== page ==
I was lucky enough to be with Tom at a meeting a few days later and he told me he was staggered by what they were able to create with just two guitars and drums. A week or two later I got to experience exactly what he was referring to when I saw them play their fine label Last Night From Glasgow’s first London showcase at the Sebright Arms in East London. I reviewed the gig for Fresh on the Net. Twins Paul and Rachael’s inventive guitar tunings (which Paul patiently explained to the audience) and intimate playing style were so impressive. Rachael’s crystal clear ethereal voice was captivating. So too was Clare’s drumming – punchy, versatile and the epitome of multi-tasking in mid-performance.
In the meantime it has been a remarkable year for Cloth with a triumphant (if such a word can be applied to such a beautifully introspective band) performance on the BBC Introducing Stage at Latitude, their fantastic session for Tom, attention from Huw Stephens and BBC Radio 1, a video of them playing live in the BBC Scotland studios and one rave review after another. They also have the support of the aforementioned Last Night From Glasgow, a label I have separately written about and have such admiration for. Add to all that a sound which, even in today’s post-everything over-crowded market, still marks them out as something really special. Also check out Old Bear and Tripp. There is a new album available for preorder. Tom’s prediction could be about to come true!
Meantime Kongo Dia Ntotila are a band who would stand alone in any situation and in any era. Such is the determined individualism of their London-infused but primarily Congolese Jazz style (and, to be clear, they do not see themselves as Afrobeat). Put that together with seriously mouth watering musicianship and the inspired leadership of Bass Guitarist and composer Mulele Matondo and you have a pretty amazing cocktail of quality ingredients.
Kongo Dia Ntotila first came to my attention when I listened to the edition of Late Junction (BBC Radio 3) based on highlights of the BBC Introducing Stage at Latitude 2018 on which they were the dominant highlight (including a fascinating conversation about them between Tom Robinson and Max Reinhardt) and rightly so. I was knocked for six by the fluidity of their continually shifting moods, tempi and styles. Equally so the ease with which they moved from one state to the next, all the while achieving a lilting funkiness and rolling West African Jazz vibe punctuated by amazing rhythmic configurations, virtuosic playing and sweet harmony. All these qualities and more are in plentiful evidence on their stunning debut album 360⁰.
Again I have been fortunate to see them live and I reviewed that gig for Fresh On The Net too. In the article I marvelled at the intricate partnership of Mulele’s fellow founder John Kelly and fellow guitarist Diala Sakuba. Likewise drummer Mbouta Kissangwa’s effortlessly mind-boggling rhythmic figures, his ‘less is more’ judgement and his beautiful singing voice. Add the breathtaking playing of Will Scott (Sax) and Mike Soper (Trumpet) who make such a big sound for two people and of course Mulele’s stunning bass playing, warm personality and inspiring super-pumped performances.
Things are moving steadily in a very positive direction for Kongo Dia Ntotila. They have a wonderful and dedicated manager in Birikiti Pegram and she works tirelessly to create opportunities for the band who she rightly has unshakable belief in. They are also signed to the excellent Pussyfoot Records. And with great support from Tom Robinson, who has had them in for a live session, Cerys Matthews, Late Junction’s Max Reinhardt and others, it is no surprise that their star continues to rise. If anyone can popularise this exciting area of music, Kongo Dia Ntotila can.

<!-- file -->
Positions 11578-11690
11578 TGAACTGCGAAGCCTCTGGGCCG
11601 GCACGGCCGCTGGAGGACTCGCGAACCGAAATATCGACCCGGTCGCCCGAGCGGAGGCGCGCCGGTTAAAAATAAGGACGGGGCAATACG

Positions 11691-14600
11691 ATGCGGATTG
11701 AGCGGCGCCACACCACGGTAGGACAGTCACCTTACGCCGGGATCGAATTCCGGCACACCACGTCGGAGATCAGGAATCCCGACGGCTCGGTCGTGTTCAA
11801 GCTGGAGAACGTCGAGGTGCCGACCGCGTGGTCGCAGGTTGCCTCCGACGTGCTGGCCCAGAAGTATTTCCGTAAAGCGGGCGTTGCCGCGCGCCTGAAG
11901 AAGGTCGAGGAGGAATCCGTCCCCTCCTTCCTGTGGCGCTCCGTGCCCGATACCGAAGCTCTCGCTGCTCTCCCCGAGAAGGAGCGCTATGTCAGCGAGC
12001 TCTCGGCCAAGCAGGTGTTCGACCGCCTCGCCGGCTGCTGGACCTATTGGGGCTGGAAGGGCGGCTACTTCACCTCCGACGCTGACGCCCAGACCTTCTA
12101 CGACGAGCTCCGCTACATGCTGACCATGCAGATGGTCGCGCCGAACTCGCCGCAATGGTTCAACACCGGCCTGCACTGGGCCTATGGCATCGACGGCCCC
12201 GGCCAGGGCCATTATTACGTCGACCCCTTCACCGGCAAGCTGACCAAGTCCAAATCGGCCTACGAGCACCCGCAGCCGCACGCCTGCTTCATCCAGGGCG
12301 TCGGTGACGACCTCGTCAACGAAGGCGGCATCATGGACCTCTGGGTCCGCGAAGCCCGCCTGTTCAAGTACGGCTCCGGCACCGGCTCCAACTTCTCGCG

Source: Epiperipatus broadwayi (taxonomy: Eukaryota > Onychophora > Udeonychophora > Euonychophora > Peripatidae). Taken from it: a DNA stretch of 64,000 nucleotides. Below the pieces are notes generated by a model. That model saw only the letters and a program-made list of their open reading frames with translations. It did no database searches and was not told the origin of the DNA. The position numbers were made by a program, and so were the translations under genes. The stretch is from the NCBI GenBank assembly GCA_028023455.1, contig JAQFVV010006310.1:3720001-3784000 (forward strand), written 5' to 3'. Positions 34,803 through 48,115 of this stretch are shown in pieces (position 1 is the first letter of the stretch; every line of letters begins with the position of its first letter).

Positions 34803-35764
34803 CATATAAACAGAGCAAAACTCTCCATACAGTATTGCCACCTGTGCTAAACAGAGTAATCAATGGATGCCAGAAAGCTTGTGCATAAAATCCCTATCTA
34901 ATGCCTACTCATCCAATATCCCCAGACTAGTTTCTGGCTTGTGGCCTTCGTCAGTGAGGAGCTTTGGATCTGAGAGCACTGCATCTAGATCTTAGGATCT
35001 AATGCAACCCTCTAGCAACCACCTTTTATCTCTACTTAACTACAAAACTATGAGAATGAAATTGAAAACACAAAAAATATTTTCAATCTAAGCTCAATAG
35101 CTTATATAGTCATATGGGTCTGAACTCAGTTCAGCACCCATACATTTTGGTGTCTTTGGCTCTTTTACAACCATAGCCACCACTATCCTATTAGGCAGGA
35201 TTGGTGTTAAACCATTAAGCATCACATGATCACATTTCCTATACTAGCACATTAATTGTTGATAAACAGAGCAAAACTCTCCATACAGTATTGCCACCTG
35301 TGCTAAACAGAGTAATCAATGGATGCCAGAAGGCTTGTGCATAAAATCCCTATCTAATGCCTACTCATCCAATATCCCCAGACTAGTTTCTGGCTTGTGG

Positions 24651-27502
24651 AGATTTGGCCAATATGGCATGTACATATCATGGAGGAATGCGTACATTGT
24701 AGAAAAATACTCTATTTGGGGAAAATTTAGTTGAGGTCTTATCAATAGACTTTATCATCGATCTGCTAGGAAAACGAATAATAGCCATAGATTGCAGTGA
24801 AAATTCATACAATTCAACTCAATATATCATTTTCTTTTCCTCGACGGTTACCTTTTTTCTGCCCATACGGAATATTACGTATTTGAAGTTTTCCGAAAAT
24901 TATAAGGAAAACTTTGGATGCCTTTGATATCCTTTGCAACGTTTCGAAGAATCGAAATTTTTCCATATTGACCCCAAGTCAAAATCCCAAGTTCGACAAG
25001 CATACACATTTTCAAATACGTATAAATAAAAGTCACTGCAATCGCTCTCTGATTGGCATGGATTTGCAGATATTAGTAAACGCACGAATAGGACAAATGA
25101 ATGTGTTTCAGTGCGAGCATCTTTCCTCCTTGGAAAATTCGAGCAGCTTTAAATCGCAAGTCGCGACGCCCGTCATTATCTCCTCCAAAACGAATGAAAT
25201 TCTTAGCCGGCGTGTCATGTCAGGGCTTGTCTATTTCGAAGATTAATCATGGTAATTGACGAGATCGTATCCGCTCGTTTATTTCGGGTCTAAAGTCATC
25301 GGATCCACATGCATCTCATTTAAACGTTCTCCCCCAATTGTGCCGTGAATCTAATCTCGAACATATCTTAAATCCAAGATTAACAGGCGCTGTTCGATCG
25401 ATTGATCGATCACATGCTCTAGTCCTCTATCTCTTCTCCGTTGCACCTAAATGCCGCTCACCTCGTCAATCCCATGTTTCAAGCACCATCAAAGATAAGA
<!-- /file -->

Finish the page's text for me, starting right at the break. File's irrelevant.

Hinako Omori is another unique artist. Such is her modest, unassuming character and determination to have her own solo works judged on their merits, I only discovered that she is in fact one of the UK’s top session musicians when I was looking at her website. In fact she is clearly highly in demand and has worked with the likes of Ellie Goulding, Kate Tempest, Rita Ora, Alt J, James Bey, KT Tunstall and Ward Thomas to name a few.
However her own music brings us warm, futuristic synth-based electronic soundscapes. Looped synth figures play off against rich chords, translucent textures and soft otherworldly vocals. There is a video of Hinako playing an extended version of the single track Teleport (which was a Fresh Fave in June) in a very attractive looking (home) studio overlooking Battersea Power Station and the surrounding landscape on her website. We get to see her using foot pedals and effects units to create the loops and overlaps she so skilfully works into her intoxicating music.
It seems amazing to me that it is not even three months since I first came across Hinako’s music. Such is the impression it has made on me that I feel like I have been a fan for at least a year! But of course I had, until recently, only heard the two single tracks Teleport and Voyage. They were enough to convince me that she is pretty special and stands out from the crowd. The mind-spinning kaleidoscopic patterns and gradual changes that make up the year old track nOcoast?… show she was beginning to develop her sound then and has moved on to more substantial material in the time since. It is still lovely though while radioOp1 demonstrates a more leftfield side to her inventiveness.
July saw Hinako Omori play the Timber Festival alongside the likes of Gwenno, Jessica Hoop and Hannah Peel (with whom she has also collaborated on a recording) so, even as a solo artist, she is mixing in some pretty impressive company. The more exposure her stunning music receives the quicker I expect to see her name in higher places. Talent and material this strong, especially when showcased on stages like these, will not take long to establish her as an artist in her own right as well as being an in-demand musician for others.
So five artists and bands, each very distinct from the others in terms of sound, style and approach. All of them have already won the approval of our highly discerning Listening Post audience and have had support from BBC Introducing. The year ahead will be interesting. Hopefully a positive one for all five of them.